12.    Park JH, Um JI, Lee BJ, Goh JS, Park SY, Kim WS, et al. Encapsulated Bifidobacterium bifidum potentiates intestinal IgA production. Cell Immunol. 2002;219(1):22-7. doi:10.1016/s0008-8749(02)00579-8.

13.    Galdeano CM, de Leblanc Ade M, Carmuega E, Weill R, Perdigón G. Mechanisms involved in the immunostimulation by probiotic fermented milk. J Dairy Res. 2009;76(4):446-54. doi:10.1017/s0022029909990021.

14.    Galdeano CM, Perdigón G. The probiotic bacterium Lactobacillus casei induces activation of the gut mucosal immune system through innate immunity. Clin Vaccine Immunol. 2006;13(2):219-26. doi:10.1128/cvi.13.2.219-226.2006.

15.    Collado MC, Gueimonde M, Salminen S. in Bioactive Foods in Promoting Health (eds Ronald Ross Watson & Victor R. Preedy). Academic Press; 2010. pp. 353-70.

16.    Butel MJ. Probiotics, gut microbiota and health. Med Mal Infect. 2014;44(1):1-8. doi:10.1016/j.medmal.2013.10.002.

17.    Spinler JK, Taweechotipatr M, Rognerud CL, Ou CN, Tumwasorn S, Versalovic J. Human-derived probiotic Lactobacillus reuteri demonstrate antimicrobial activities targeting diverse enteric bacterial pathogens. Anaerobe. 2008;14(3):166-71. doi:10.1016/j.anaerobe.2008.02.001.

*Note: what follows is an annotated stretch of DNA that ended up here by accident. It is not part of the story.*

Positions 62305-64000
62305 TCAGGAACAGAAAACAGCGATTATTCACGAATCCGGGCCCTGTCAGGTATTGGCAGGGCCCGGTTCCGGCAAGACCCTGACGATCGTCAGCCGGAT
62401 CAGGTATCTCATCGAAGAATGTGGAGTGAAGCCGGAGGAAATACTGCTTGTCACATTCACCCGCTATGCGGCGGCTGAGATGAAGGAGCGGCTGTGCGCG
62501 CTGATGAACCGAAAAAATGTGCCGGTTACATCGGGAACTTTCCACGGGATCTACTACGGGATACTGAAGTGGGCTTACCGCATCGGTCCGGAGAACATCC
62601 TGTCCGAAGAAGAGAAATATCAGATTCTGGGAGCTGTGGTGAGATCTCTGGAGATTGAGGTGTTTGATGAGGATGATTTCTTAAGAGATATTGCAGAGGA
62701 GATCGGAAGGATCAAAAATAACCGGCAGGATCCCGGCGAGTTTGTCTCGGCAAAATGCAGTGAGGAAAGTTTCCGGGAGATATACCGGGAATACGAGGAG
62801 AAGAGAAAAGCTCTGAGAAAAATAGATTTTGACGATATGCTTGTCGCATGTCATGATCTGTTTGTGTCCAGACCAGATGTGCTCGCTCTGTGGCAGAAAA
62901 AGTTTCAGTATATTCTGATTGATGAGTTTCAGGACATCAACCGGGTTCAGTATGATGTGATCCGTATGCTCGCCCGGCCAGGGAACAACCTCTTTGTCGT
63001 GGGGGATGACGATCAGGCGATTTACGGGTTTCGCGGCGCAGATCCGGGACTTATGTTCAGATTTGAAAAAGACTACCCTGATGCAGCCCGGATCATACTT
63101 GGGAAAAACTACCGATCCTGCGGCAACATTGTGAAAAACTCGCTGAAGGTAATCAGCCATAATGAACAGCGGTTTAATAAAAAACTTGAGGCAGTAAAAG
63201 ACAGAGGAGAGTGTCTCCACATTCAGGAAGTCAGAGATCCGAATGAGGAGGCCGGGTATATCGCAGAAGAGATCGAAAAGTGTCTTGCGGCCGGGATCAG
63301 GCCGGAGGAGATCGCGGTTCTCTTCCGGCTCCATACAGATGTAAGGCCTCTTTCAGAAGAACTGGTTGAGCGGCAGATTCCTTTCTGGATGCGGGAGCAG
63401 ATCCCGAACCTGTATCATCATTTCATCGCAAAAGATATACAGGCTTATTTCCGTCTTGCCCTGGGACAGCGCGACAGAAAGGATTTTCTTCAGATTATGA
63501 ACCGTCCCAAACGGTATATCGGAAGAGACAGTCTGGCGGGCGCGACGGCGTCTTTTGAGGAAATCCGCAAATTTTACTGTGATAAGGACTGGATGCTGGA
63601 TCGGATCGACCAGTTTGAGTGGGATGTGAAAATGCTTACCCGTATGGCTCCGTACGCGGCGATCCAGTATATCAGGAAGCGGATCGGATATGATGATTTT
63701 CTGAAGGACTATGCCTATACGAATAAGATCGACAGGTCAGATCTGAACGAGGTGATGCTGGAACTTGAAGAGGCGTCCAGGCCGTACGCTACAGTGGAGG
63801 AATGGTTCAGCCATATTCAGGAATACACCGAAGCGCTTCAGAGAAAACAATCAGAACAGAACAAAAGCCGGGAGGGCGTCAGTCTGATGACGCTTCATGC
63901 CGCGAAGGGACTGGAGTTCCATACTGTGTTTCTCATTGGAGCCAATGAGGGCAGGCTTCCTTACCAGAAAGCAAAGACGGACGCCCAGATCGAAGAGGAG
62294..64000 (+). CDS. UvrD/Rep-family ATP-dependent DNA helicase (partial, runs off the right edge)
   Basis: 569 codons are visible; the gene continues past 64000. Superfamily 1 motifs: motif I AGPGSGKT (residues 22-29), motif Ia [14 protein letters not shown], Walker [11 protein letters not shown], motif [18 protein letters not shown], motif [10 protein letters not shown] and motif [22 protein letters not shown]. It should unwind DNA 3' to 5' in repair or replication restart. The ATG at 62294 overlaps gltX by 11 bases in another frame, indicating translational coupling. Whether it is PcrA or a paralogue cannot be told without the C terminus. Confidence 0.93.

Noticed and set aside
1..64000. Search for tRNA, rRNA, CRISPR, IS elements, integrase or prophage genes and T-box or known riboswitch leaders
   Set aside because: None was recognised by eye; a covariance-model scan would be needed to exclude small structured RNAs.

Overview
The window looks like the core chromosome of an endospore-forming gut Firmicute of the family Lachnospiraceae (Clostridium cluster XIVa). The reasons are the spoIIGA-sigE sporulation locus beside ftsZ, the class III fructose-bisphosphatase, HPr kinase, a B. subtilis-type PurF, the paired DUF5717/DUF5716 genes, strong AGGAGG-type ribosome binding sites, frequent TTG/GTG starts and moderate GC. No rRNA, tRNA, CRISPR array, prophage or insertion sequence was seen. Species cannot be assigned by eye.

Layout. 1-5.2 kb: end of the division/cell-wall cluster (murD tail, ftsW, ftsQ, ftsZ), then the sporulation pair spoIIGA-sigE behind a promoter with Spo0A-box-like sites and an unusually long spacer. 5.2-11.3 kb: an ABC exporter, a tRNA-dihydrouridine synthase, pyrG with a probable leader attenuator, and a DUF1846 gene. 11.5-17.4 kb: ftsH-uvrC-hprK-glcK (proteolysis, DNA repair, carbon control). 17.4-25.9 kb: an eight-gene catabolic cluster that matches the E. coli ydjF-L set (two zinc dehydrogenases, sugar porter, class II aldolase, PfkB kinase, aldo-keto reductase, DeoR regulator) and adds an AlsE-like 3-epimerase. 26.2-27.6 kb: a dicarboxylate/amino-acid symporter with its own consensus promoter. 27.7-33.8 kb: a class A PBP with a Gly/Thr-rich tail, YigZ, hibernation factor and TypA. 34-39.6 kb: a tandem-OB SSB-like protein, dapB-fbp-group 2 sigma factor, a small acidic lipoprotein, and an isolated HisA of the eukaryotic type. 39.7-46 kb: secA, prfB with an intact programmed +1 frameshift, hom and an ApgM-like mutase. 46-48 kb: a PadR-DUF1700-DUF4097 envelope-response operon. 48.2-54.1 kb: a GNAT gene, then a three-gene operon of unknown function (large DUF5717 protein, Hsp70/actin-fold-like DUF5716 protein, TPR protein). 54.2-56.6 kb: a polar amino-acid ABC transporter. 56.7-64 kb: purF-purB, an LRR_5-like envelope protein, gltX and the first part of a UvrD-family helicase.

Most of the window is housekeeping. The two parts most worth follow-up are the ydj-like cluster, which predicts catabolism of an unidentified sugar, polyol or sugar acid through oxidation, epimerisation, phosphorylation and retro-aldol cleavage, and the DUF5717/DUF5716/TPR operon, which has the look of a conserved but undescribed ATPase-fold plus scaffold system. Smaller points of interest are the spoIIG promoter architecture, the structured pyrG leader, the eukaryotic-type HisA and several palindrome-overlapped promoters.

18.    Bao X, Xiang S, Chen J, Shi Y, Chen Y, Wang H, et al. Effect of Lactobacillus reuteri on vitamin B12 content and microbiota composition of furu fermentation. LWT. 2019;100:138-43. doi:10.1016/j.lwt.2018.10.045.

19.    Urbańska M, Szajewska H. The efficacy of Lactobacillus reuteri DSM 17938 in infants and children: a review of the current evidence. Eur J Pediatr. 2014;173(10):1327-37. doi:10.1007/s00431-014-2328-0.

20.    Mu Q, Tavella VJ, Luo XM. Role of Lactobacillus reuteri in Human Health and Diseases. Front Microbiol. 2018;9:757. doi:10.3389/fmicb.2018.00757.

21.    Turroni F, van Sinderen D, Ventura M. Bifidobacteria: from ecology to genomics. Front Biosci (Landmark Ed). 2009;14:4673-84. doi:10.2741/3559.

22.    Ohland CL, MacNaughton WK. Probiotic bacteria and intestinal epithelial barrier function. Am J Physiol Gastrointest Liver Physiol. 2010;298(6):G807-G19. doi:10.1152/ajpgi.00243.2009.

23.    Taverniti V, Guglielmetti S. The immunomodulatory properties of probiotic microorganisms beyond their viability (ghost probiotics: proposal of paraprobiotic concept). Genes Nutr. 2011;6(3):261-74. doi:10.1007/s12263-011-0218-x.

24.    Vissers YM, Snel J, Zuurendonk PF, Smit BA, Wichers HJ, Savelkoul HF. Differential effects of Lactobacillus acidophilus and Lactobacillus plantarum strains on cytokine induction in human peripheral blood mononuclear cells. FEMS Immunol Med Microbiol. 2010;59(1):60-70. doi:10.1111/j.1574-695X.2010.00662.x.